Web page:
I'm damned near close to living on borrowed time. We're coming up on the one-year anniversary of when my original tumour was discovered. Statistics for mesothelioma indicate that if I should make it the full year, I won't be around a whole lot longer. Statistics be damned! Let's just live it out and see what happens.
Here's what happened about three months into the cancer journey, last spring.
Knowing I had an abdominal tumour, I went for a CT scan and a follow-up appointment with an oncologist at Princess Margaret Hospital in Toronto. We learned that the mesothelioma had spread and set up new encampment in my lungs and lymph nodes. It was a major setback for us.
For three months I had shown fortitude living with my life-threatening cancer in the abdomen, did I have it for a deadly disease now spreading in my lungs (that explained the cough) and in my lymph nodes? It was a dismal diagnosis.
And it was one week away from Holy Week. Lent was winding down, a Lent lived more vividly this year than ever before. I had spent the last six weeks joining my life and death to Christ's. I was focused, very deliberately asking for Jesus to accompany me as I do my best to emulate him in the pain, suffering, loneliness, and betrayal he endured, in the faith, confidence and almost super-human strength with which he lived.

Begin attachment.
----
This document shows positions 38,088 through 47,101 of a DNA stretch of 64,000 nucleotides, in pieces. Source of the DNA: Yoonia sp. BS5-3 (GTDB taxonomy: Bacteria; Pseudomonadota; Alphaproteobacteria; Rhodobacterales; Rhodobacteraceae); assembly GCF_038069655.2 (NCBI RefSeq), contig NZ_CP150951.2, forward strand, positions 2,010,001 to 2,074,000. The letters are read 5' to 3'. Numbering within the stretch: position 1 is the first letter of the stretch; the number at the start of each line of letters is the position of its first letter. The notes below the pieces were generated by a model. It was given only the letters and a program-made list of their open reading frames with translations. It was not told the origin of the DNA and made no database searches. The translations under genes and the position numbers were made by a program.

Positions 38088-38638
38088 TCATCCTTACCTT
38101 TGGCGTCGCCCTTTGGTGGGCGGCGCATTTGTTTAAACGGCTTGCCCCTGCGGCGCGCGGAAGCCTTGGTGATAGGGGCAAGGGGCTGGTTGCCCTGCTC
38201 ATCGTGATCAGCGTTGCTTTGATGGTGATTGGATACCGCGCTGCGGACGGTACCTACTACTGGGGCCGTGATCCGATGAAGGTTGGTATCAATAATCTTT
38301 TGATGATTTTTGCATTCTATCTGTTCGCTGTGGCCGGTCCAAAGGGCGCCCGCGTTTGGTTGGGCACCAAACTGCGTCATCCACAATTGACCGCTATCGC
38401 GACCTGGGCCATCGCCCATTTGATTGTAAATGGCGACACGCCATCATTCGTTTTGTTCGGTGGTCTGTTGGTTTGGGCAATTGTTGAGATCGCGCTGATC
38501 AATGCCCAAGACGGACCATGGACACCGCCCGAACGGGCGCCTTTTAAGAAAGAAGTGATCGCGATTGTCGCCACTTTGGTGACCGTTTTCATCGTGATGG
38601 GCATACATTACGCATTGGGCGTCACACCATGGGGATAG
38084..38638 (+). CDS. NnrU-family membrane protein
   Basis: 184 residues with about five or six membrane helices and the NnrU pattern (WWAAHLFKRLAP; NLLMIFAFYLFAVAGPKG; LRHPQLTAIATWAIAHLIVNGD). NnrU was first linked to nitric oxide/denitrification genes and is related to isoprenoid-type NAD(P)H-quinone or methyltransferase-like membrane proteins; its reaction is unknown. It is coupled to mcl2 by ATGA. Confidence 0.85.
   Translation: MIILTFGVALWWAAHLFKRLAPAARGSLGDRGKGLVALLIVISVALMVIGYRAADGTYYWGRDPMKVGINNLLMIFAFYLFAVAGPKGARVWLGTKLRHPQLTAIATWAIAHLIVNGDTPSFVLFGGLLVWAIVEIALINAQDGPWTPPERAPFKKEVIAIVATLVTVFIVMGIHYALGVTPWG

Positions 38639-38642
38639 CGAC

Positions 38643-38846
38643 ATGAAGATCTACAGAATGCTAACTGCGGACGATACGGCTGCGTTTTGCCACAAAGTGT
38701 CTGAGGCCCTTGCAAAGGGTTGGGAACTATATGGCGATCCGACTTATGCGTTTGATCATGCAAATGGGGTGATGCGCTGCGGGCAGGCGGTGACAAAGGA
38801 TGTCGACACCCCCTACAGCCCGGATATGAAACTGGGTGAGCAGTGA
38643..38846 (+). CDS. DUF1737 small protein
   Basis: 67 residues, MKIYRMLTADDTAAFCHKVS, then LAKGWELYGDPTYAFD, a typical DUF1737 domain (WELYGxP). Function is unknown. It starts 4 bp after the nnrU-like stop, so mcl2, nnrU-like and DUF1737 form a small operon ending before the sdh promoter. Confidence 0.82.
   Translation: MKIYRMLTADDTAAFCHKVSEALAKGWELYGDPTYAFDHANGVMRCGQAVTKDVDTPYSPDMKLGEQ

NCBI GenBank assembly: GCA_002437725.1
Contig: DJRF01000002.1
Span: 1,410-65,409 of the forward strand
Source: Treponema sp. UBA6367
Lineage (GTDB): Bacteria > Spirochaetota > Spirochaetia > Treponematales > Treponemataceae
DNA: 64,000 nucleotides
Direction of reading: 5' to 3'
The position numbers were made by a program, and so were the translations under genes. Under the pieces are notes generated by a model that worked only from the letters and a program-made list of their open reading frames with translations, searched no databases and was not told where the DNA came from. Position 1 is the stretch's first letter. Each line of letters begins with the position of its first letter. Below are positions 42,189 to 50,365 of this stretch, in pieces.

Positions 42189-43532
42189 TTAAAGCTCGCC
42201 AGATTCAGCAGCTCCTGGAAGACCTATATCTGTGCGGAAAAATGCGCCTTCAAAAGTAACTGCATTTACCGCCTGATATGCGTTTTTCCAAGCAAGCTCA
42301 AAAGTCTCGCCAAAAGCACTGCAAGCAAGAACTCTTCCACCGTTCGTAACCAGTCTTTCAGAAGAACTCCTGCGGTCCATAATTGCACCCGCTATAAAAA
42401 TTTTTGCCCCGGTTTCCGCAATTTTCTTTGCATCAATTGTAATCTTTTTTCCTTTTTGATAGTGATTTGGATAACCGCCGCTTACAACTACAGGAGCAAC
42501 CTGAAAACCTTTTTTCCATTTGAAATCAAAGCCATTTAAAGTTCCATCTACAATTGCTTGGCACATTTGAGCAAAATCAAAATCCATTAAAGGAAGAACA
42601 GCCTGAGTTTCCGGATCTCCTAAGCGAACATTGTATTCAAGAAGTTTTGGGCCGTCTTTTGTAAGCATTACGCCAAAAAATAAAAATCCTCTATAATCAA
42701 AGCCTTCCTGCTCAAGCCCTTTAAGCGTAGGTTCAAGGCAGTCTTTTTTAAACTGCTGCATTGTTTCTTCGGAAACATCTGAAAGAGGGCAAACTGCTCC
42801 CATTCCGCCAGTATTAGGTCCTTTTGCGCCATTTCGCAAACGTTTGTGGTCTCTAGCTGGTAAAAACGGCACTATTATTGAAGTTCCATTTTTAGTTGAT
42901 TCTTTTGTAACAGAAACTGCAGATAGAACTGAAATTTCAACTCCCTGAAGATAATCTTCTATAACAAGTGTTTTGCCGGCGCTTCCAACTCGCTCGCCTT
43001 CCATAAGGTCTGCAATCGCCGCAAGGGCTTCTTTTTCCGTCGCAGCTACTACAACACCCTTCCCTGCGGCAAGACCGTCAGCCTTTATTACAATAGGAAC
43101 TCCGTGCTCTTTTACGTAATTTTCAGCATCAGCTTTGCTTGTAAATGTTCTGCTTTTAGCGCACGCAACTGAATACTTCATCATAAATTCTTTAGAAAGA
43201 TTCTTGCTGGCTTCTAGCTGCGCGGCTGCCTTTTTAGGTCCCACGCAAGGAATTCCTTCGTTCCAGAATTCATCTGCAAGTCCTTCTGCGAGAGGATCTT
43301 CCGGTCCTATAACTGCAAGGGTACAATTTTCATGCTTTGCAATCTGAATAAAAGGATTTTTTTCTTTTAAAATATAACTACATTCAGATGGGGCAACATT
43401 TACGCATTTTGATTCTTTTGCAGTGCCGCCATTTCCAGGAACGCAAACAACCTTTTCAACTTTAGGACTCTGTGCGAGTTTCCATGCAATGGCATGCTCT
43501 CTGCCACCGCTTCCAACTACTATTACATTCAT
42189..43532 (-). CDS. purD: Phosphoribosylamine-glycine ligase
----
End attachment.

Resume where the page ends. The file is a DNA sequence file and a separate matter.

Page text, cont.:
In an absolute daze, I stood up to shake the hand of my oncologist and her student nurse, who were clearly anxious to be done with me. Claire hugged me, tears in her eyes. Everything was in slow-motion, crystal clear and yet weirdly surreal.
And I heard the words come out of my mouth in a conversation that I didn't realize I'd been silently having with God until that very moment.
"OK. I'll do it." Where'd that come from? It didn't matter, it was true; I would do it. I will live with this development with the same faith and hope that I had been showing so far. (Later I asked Claire if she heard me speak; I know I distinctly heard me say it. She hadn't. It was truly a holy and private moment between me and God. It was the moment I regained my direction after a slight misstep.)
"OK, I'll do it," like Jesus in the Garden of Gethsemane on Holy Thursday, when he asked if God might consider lifting the death sentence he was about to receive, knowing He wouldn't. "Thy will be done," I had been repeating endlessly for the last three months. But things just got different. Things were surreal at the very same time as being very real indeed.
"OK. I'll do it," as chemo was proposed as a way to control, not cure, they disease. "OK. I'll do it," as my morning routine, or a walk around the block with the dog, becomes impossible without being connected to an oxygen tank. "OK. I'll do it," as I admit that my wife and kids have extra responsibilities that used to be all mine. "OK. I'll do it," as I have to decline most guests and visitors because my health is so
"OK. I'll do it," but you're going to be there, too. Right?